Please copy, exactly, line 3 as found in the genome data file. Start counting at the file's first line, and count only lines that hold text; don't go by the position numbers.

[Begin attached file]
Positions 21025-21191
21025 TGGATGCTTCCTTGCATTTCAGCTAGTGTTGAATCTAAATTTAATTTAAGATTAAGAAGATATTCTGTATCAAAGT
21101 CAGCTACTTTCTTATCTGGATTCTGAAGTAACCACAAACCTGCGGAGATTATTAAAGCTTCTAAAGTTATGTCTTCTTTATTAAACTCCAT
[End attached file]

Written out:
21101 CAGCTACTTTCTTATCTGGATTCTGAAGTAACCACAAACCTGCGGAGATTATTAAAGCTTCTAAAGTTATGTCTTCTTTATTAAACTCCAT